One of the largest quantities of grains produced globally is rice. Around 500 million tonnes of rice are consumed annually. Over a billion people rely on rice as a key element of daily diets. There are a large variety of production systems, reflecting the wide range or biomes and ecosystems rice is produced within. There are also a number of different rice varieties – some which grow in waterlogged conditions and some in dry conditions. We will look at the environmental impact of consumption at a later date – but, the wasting of rice by consumers is a large factor in its environmental impact, regardless of how it is produced. In the UK alone, the estimated amount of rice wasted is 40,000 tonnes per year!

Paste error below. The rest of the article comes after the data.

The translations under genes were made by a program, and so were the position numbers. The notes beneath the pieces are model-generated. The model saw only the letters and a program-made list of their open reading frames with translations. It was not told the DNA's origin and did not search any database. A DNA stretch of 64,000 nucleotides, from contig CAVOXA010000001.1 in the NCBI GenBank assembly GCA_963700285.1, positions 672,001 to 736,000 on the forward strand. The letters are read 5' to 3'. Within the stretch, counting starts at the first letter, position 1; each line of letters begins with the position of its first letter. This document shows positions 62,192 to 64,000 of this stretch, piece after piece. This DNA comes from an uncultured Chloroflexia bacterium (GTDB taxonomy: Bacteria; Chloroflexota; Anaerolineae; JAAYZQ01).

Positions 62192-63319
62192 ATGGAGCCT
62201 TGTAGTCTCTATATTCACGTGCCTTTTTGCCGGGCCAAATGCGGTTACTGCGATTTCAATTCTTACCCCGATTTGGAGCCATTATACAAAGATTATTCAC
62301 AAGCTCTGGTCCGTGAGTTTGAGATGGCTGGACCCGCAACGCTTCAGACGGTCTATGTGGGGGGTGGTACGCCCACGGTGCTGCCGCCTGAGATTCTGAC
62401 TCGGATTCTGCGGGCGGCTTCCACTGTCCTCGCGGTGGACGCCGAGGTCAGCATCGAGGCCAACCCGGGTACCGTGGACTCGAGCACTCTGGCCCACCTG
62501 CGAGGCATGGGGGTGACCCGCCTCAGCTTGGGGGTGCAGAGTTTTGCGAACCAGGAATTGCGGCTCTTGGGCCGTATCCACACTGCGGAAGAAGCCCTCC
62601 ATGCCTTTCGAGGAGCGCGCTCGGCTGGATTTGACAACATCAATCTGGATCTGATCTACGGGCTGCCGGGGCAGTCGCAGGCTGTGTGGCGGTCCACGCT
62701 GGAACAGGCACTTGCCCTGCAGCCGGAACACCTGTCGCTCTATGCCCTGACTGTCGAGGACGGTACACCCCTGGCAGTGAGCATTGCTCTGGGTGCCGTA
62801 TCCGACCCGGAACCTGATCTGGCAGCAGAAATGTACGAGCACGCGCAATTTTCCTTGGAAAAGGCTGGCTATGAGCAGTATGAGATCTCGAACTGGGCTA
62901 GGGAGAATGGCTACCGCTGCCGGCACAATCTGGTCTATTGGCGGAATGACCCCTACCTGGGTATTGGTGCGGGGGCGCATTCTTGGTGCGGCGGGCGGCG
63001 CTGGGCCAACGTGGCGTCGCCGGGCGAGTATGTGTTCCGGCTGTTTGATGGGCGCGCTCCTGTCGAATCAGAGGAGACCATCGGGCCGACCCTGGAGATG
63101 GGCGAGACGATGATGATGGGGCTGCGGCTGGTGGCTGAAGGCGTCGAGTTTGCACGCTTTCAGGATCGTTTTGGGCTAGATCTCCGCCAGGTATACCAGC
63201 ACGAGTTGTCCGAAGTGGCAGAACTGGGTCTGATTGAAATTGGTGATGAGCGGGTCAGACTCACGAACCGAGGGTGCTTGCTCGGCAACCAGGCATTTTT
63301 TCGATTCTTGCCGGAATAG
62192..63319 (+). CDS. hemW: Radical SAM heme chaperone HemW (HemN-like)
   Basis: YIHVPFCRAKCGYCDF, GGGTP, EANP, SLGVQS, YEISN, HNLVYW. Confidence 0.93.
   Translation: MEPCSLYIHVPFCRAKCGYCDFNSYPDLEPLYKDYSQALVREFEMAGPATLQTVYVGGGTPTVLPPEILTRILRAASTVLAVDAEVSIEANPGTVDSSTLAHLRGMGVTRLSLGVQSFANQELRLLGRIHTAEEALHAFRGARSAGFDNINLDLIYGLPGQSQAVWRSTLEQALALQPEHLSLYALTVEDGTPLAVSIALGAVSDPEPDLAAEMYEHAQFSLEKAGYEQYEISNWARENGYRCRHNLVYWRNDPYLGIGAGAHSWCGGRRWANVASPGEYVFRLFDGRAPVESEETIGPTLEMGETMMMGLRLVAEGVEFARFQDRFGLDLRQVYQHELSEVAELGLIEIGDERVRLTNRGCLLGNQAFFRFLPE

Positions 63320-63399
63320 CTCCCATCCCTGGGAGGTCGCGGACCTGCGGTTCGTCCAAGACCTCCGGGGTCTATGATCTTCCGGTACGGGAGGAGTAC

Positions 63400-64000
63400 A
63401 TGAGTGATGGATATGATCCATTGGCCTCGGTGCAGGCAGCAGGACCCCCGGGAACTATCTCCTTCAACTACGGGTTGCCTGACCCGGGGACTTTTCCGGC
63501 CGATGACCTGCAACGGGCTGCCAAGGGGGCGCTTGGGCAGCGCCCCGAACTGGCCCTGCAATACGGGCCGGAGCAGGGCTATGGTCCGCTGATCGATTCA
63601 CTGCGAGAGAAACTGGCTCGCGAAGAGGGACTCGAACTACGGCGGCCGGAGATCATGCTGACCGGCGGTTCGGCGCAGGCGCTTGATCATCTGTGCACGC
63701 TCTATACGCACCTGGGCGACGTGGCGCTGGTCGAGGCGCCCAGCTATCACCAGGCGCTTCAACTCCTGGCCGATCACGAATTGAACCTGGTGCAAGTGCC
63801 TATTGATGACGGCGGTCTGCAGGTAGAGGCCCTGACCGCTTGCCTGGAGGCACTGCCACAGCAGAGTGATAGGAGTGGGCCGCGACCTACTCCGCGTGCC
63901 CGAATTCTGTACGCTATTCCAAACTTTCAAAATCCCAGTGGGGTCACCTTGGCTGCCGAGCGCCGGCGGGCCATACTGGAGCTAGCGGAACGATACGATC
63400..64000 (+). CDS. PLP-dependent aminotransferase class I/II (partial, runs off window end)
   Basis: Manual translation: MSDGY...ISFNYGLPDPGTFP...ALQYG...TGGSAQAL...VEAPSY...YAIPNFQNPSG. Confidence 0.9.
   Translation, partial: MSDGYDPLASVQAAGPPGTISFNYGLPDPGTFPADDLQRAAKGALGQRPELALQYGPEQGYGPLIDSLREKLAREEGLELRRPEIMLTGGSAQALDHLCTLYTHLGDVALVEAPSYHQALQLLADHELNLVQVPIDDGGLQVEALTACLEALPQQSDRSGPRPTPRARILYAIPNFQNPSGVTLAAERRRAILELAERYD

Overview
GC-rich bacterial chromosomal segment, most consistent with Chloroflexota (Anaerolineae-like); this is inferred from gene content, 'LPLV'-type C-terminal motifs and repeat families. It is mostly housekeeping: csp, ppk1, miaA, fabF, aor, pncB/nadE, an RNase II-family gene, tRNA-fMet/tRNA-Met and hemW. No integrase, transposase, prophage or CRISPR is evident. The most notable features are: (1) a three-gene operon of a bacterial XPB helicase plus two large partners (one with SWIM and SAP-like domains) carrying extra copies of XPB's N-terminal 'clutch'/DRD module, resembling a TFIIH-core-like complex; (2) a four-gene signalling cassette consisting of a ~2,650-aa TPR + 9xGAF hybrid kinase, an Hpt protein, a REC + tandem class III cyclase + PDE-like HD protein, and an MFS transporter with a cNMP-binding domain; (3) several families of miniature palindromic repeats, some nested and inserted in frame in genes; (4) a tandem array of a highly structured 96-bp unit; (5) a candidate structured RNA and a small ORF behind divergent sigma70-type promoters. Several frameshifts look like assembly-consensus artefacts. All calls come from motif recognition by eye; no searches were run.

There are a number of methods of growing rice, which vary in terms of:
· Water availability (rain fed or irrigated)
· The nature of the land (lowland vs upland)
· The nature of the rice (anaerobic vs aerobic rice)
There are also variations in terms of how the rice is established - in a nursery area (transplanted) or directly sewn into the field (direct seeded).
There are also a wide range of varieties – such as ones that are fortified (golden rice), organic forms of production as well as the type of inputs used in production such as fertiliser and pesticides used.